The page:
Lance Armstrong: Yeah, I've been watching the dodgeball tournament on the Ocho. ESPN 8. I just can't get enough of it. Good luck in the tournament. I'm really pulling for you against those jerks from Globo Gym. I think you better hurry up or you're gonna be late.
Peter La Fleur: Uh, actually I decided to quit... Lance.
Lance Armstrong: Quit? You know, once I was thinking of quitting when I was diagnosed with brain, lung and testicular cancer all at the same time. But with the love and support of my friends and family, I got back on the bike and won the Tour de France five times in a row. But I'm sure you have a good reason to quit. So what are you dying of that's keeping you from the finals?
Peter La Fleur: Right now it feels a little bit like... shame.
Lance Armstrong: Well, I guess if a person never quit when the going got tough, they wouldn't have anything to regret for the rest of their life. Well good luck to you Peter. I'm sure this decision won't haunt you forever.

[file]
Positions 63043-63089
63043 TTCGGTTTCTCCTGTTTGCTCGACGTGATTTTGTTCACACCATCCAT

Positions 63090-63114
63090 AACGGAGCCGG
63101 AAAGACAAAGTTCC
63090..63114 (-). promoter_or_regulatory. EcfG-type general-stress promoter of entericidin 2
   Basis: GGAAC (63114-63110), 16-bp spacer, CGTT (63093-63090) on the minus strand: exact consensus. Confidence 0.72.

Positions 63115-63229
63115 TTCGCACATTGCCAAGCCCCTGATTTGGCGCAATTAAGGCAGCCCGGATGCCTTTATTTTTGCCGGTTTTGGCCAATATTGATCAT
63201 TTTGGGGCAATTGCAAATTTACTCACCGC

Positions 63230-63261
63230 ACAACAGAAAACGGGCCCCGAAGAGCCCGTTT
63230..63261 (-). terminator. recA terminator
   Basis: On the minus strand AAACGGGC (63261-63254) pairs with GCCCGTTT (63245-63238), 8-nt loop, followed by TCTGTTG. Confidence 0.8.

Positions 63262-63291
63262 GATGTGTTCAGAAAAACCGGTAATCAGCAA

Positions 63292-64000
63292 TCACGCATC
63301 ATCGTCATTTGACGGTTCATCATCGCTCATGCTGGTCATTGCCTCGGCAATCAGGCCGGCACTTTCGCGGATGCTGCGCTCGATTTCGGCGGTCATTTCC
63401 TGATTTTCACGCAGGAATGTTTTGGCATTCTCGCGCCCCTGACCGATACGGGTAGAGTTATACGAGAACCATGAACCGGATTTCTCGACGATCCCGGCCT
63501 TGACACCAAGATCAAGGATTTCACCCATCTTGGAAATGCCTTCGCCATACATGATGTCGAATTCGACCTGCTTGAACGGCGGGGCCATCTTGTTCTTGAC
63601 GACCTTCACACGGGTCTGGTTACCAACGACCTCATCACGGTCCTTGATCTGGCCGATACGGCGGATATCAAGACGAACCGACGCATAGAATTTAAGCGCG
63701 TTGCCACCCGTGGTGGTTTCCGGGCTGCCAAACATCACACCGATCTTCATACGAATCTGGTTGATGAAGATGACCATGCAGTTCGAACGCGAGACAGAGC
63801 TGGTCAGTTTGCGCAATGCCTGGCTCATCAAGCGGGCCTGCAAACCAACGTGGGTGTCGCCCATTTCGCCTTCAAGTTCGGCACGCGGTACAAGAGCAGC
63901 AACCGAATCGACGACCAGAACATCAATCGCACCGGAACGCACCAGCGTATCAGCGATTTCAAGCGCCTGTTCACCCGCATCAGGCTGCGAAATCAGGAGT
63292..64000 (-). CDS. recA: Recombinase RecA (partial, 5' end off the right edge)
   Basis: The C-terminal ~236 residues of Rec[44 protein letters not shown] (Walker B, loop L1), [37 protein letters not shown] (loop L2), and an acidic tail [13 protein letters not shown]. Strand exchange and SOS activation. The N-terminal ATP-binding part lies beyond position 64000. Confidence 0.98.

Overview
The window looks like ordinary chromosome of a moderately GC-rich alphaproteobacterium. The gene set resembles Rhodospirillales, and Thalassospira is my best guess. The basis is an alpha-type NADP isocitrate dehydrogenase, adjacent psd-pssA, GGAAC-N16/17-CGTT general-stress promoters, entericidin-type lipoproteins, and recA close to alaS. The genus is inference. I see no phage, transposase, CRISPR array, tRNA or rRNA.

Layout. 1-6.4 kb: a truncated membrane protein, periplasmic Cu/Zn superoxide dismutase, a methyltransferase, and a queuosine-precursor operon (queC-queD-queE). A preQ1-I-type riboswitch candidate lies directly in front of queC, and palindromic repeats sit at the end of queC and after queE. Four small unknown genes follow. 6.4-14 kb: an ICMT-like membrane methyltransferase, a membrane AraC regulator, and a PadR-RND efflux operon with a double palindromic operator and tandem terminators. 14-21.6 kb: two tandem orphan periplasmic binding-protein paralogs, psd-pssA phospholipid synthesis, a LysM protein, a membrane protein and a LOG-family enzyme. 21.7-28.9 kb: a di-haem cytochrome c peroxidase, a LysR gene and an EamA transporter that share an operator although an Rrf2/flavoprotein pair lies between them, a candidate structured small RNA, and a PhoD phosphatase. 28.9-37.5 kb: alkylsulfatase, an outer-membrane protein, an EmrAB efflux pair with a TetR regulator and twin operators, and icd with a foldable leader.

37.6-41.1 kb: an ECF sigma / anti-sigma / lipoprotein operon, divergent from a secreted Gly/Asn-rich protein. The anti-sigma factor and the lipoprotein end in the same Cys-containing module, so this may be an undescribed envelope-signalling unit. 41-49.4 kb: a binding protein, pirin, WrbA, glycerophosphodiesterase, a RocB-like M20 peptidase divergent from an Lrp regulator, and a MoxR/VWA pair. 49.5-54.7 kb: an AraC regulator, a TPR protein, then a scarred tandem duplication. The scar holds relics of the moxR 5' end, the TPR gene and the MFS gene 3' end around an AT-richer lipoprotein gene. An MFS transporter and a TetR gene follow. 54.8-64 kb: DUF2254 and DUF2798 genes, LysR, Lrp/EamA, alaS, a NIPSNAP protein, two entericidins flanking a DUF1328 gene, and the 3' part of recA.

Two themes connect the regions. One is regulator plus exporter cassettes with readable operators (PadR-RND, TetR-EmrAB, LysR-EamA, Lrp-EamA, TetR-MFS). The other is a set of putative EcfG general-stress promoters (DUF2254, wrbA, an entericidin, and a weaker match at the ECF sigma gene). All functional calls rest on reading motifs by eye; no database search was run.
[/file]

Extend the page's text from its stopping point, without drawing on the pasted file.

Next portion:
As Easter approaches and I think about the price that Jesus paid my occasional thoughts of quitting should cause me to die of shame. So when the going gets tough I have no intention of quitting. Let's go back to the church at Galatia as Paul writes...
Christ has set us free to live a free life. So take your stand! Never again let anyone put a harness of slavery on you. I am emphatic about this. The moment any one of you submits to circumcision or any other rule-keeping system, at that same moment Christ's hard-won gift of freedom is squandered. I repeat my warning: The person who accepts the ways of circumcision trades all the advantages of the free life in Christ for the obligations of the slave life of the law. I suspect you would never intend this, but this is what happens. When you attempt to live by your own religious plans and projects, you are cut off from Christ, you fall out of grace. Meanwhile we expectantly wait for a satisfying relationship with the Spirit. For in Christ, neither our most conscientious religion nor disregard of religion amounts to anything. What matters is something far more interior: faith expressed in love.
You were running superbly! Who cut in on you, deflecting you from the true course of obedience?
'Cause when the going gets tough, the tough keep believing. And maybe even start praying and loving.